This is a mockup of a dataset I am currently working on:

> df <- data.frame(name      = LETTERS[1:3],
                   trials    = c(40, 60, 60),
                   successes = c(22, 30, 45))
> df$success.rate = df$successes / df$trials
> df
  name trials successes success.rate
1    A     40        22         0.55
2    B     60        30         0.50
3    C     60        45         0.75

I have a few hundred groups of varied size like this one, and what I want to do is figure out if the success rates varies between individuals.

My first though was to run a chi-squared test for goodness of fit to a uniform distribution, like so:

> with(df, chisq.test(success.rate))

        Chi-squared test for given probabilities

data:  success.rate
X-squared = 0.0583, df = 2, p-value = 0.9713

Warning message:
In chisq.test(success.rate) : Chi-squared approximation may be incorrect

Which I find problematic since it doesn't take into account the fact that each individual has a different number of trials (not to mention using proportions is problematic in itself here). So my next step was to run it like this:

> with(df, chisq.test(x = successes, p = trials, rescale.p = TRUE))

        Chi-squared test for given probabilities

data:  successes
X-squared = 3.3711, df = 2, p-value = 0.1853

Which is an indication that the weighted number of successes within this group is uniformly distributed.

However, intuitively my boss and I see a relevant difference between individuals B and C. Both have the same number of trials and yet one has had success in 15 more cases than the other. We believe that difference is unlikely due to chance and should therefore show up on some statistic.

I believe that the chi-squared test conducted above answers a different question. After all, it's one thing to test if the heights of a group of people are normally distributed, and a completely different thing to say that the guy measuring 1,80 m is as tall as the guy with 1,60 m.

As alternatives to detecting the difference in performance of those individuals, we have already considered and tested many things from simple range checking (we would raise red flags on groups where the range of success rates was higher than 0.20) to crude confidence interval setting ($Q1 + 1.5 I\!Q\!R$, $\mu \pm 1.96 \sigma$ and other combinations thereof). I've also tried testing for other distributions (e.g., Normal through shapiro.test(df$success.rate)), but since my samples are usually so small it's no wonder I'll almost always get a high p-value.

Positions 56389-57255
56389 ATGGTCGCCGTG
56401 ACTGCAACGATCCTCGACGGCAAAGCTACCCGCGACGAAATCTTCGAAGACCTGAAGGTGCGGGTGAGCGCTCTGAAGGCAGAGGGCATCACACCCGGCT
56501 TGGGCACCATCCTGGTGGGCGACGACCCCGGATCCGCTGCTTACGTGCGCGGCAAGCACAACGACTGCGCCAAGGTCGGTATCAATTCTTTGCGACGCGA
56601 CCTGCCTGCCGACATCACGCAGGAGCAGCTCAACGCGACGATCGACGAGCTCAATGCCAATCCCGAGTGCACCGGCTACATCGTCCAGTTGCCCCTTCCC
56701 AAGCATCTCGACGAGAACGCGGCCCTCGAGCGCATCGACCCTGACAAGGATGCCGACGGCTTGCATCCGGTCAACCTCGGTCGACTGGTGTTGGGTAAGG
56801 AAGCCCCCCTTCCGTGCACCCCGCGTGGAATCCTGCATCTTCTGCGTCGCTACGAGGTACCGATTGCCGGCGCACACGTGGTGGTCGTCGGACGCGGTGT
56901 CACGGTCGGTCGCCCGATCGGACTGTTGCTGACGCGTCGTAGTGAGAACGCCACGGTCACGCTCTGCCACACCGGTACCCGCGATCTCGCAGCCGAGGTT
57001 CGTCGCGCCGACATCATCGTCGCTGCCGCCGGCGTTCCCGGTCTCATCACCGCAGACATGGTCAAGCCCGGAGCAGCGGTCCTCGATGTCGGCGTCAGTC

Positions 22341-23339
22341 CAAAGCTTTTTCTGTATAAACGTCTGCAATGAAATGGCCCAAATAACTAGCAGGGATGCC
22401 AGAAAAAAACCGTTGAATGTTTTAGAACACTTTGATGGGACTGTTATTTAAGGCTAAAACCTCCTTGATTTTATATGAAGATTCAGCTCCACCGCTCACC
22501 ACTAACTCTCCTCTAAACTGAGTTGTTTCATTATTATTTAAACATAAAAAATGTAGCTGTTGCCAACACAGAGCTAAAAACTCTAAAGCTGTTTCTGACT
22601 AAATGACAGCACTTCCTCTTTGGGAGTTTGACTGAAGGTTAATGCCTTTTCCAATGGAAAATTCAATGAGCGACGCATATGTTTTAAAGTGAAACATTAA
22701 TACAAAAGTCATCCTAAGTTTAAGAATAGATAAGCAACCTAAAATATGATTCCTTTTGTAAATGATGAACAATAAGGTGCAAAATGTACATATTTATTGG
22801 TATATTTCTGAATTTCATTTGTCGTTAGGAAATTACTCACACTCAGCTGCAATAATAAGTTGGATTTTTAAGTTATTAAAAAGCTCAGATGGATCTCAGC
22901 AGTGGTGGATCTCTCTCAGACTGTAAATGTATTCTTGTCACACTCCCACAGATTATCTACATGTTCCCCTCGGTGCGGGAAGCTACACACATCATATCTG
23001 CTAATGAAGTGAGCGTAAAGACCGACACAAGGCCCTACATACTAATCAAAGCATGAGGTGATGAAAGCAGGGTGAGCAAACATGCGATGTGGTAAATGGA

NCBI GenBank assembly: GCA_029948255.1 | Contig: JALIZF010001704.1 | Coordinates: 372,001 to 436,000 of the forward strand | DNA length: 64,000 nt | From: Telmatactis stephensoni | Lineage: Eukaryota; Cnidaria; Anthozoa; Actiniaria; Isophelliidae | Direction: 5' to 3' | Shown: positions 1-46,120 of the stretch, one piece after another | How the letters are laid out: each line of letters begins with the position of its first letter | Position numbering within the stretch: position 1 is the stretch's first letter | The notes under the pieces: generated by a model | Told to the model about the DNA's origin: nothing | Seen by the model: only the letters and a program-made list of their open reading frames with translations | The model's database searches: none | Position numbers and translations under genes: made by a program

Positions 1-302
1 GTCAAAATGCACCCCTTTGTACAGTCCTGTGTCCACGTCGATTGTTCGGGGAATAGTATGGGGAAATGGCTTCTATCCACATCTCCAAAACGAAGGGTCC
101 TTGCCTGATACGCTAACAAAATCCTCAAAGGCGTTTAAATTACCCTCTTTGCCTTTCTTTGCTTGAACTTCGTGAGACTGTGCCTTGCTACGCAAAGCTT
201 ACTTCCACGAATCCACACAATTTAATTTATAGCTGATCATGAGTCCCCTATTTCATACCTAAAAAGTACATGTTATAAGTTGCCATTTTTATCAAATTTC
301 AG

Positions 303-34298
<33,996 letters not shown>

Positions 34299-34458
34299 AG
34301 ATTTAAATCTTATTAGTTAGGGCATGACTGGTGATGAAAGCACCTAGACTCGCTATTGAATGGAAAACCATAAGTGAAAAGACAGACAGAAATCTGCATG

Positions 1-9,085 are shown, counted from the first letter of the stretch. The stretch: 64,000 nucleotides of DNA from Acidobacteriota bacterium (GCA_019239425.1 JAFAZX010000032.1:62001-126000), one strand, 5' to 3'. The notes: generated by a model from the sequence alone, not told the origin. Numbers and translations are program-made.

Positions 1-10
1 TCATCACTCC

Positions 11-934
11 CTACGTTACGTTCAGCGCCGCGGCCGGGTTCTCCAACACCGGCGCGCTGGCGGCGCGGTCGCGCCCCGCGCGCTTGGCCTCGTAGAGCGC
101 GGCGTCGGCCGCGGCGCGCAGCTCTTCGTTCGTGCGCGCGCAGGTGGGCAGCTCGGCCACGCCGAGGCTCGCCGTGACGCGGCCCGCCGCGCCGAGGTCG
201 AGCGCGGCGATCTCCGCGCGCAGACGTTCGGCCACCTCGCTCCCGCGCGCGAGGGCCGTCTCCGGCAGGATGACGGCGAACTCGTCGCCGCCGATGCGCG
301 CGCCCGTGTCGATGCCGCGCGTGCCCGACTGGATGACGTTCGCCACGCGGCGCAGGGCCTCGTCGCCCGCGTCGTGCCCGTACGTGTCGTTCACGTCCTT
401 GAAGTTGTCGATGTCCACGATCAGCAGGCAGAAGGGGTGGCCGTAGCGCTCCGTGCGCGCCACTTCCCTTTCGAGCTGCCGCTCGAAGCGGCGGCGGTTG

The amount of groups we're analyzing and the diversity of sizes (which can range from 2 to 15) has made us look towards a non-graphic and non-parametric solution, but I am unsure about which would be the most appropriate.


1 Answer 1


I would try something completely different, a logistic mixed effects model. In R that can be estimated by lme4::glmer, search this site for examples, there are plenty. You seem to have no covariates, so that would be a random intercepts model.

Another, maybe more direct way: If all the success probabilities where equal, you had binomial data with the same $p$. If the $p$'s varies, that looks like overdispersion. A simple model for overdispersed binomial data is the betabinomial, search this site, one famous example can be found here: What are some good exploratory analysis and diagnostic plots for count data?. So you can just fit a betabinomial model and see if it fits much better than a binomial. Since you have many groups, you could go further and estimate some mixture of binomials with a (partially) unknown mixture distribution (in the beta-binomial, the mixture distribution is the beta distribution.) Some papers: Finite mixture models for proportions and A full likelihood procedure for analysing exchangeable binary data.

Try that first, then we can look at the outliers issue!


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